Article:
California Firm Buys Whole Foods Property
East side property has changed hands twice in five years.
The condominium unit occupied by the Whole Foods grocery store on Milwaukee’s East Side was sold to a real estate investment firm for $23.5 million. It’s the second time in five years the store has changed hands.
This time the buyer was Pasadena, CA-based ExchangeRight. The seller was an undisclosed Seattle-based investor that acquired the property in 2016 for $22.2 million via W A C O Santa Ana LLC, an entity that does not appear in state registration records.
“Demand for well-located, net lease assets remains strong as investors are focusing their money on essential businesses. With retail construction in Wisconsin at a 10-year low, we expect to see continued limited inventory on the market and an increase in pricing,” said Adam Connor, a Milwaukee-based vice president for Colliers International that represented the seller on the transaction. He also was the broker on the 2016 transaction.
Irgens Partners developed the complex in 2006, landing the grocery store as a first-floor tenant while Ascension operates a clinic in an office building that rises four floors above the grocery store’s N. Prospect Ave. side. The office building complex, known as Prospect Medical Commons, and the associated parking garage are condominium units owned by Ascension. Together those two units are assessed for $26.05 million. Parking for the Whole Foods store is included underneath the store.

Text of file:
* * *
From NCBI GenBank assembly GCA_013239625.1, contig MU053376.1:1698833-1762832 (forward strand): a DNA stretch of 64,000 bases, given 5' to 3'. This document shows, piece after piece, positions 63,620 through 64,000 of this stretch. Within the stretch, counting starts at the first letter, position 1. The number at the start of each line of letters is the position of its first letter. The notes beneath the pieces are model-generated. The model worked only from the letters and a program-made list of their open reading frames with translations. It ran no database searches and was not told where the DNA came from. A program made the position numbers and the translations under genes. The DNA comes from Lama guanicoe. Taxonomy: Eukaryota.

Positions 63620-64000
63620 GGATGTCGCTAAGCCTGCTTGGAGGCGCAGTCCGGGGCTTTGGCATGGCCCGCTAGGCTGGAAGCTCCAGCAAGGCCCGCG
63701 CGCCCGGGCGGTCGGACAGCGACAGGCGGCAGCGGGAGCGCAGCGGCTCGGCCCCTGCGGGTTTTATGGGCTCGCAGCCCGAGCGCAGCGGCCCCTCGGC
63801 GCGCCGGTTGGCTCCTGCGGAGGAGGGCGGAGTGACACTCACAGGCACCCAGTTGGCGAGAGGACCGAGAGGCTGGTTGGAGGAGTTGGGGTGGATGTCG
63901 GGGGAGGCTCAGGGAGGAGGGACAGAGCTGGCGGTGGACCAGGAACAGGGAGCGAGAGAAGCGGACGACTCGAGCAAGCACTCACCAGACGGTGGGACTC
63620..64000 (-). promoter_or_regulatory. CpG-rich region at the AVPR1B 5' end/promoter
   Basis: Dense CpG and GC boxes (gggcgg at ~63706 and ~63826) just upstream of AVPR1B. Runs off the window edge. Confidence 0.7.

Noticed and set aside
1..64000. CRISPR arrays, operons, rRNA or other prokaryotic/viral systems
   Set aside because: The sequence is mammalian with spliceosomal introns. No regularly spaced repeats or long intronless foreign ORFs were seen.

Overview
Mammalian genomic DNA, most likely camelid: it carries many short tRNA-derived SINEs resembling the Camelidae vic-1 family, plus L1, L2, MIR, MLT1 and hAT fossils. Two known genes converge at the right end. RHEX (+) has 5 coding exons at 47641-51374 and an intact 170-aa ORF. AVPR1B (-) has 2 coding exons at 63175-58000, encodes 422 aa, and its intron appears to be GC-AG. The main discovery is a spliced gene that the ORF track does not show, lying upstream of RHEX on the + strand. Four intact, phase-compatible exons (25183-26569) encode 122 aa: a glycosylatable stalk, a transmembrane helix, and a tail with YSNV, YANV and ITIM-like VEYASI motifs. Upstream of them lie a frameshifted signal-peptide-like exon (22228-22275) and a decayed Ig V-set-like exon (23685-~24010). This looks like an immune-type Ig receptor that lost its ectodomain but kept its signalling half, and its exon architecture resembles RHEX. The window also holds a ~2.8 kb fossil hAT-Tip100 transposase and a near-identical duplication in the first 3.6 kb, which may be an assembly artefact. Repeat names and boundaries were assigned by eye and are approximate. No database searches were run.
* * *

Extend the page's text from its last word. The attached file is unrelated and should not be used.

“This asset tells a great story [of] how tight the market is for premier retail assets, particularly essential businesses. You lost four years of lease term and gained $1.3 million in value. Maybe a year or two ago this wouldn’t have made sense, but during the ongoing pandemic, it’s not so far-fetched,” said Connor.
The Milwaukee store sits at the busy intersection of E. North Ave. and N. Prospect Ave. To the east is Ascension’s Columbia St. Mary’s Hospital, to the west is a multi-block commercial corridor. Surrounding the complex are a number of apartment complexes occupied primarily by college students and young professionals and, closer to the lake, large single-family homes occupied by some of the city’s most affluent residents.
The east side property was acquired as part of what is known as a “1031 exchange” where the sale of one property is paired with the acquisition of another to defer capital gains taxes. ExchangeRight specializes in such transactions and boasts over $3.2 billion in assets under management across 39 states on its website.
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